During Correa’s presidency, Ecuador was a stalwart member of the bloc of leftist governments that swept to power in a continent-wide rejection of neo-liberal economic policies and the political domination of the United States often referred to as the “pink tide”. Ecuador was a member of this trend’s more left-wing, pro-socialist grouping led by Venezuela and Cuba and organized into the Bolivarian Alliance for the Peoples of our America (ALBA). 

Moreno was Correa’s Vice-President during his first term in office, and ran with Correa’s full backing as the official candidate of the Citizens Revolution. However, Moreno betrayed his supporters shortly after taking office and formed an alliance with the country’s traditional right wing. 

This formed part of a succession of victories for U.S.-backed, right-wing forces in the region. The election of right wing presidents in Argentina and Chile, the return of the fascistic right to power in Colombia, the imprisonment of former President Lula in Brazil and the election of Jair Bolsonaro, the dramatic intensification of the economic war against Venezuela and the coup in Bolivia were all part of the same trend.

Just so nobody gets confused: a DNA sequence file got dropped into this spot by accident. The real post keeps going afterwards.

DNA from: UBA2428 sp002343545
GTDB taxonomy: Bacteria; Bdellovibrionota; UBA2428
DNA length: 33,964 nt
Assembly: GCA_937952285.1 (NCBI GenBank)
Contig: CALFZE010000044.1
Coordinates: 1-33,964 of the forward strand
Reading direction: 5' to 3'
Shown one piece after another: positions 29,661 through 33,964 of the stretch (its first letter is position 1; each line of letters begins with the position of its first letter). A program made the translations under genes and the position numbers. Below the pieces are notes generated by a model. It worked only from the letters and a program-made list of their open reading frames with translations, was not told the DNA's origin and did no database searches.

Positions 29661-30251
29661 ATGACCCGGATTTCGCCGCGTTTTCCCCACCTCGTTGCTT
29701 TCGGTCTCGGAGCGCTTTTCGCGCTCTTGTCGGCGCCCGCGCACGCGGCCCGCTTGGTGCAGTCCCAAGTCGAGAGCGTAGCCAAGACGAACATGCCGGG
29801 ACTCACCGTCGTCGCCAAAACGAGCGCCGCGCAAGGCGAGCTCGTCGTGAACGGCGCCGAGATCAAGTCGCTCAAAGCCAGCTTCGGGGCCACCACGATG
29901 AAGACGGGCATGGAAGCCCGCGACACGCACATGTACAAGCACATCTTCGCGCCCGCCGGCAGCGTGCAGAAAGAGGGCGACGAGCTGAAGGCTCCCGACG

But Latin America’s people’s movements and left wing political organizations have courageously resisted the right wing offensive and launched a counter-attack of their own, and Ecuador is no exception. Last year, when Moreno’s government reached an accord with the IMF to impose devastating austerity measures, the people rose up in such huge numbers and with such intensity that the government was forced to flee the capital and reinstate key subsidies. 

A victory for the pro-Citizens Revolution ticket in the presidential election, which opinion polls indicate is likely unless there is major fraud, would have huge implications for the entire region. This week’s win in the National Electoral Council keeps hope for such a development alive.

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Ecuador: Ex-President Bucaram Detained for Alleged Corruption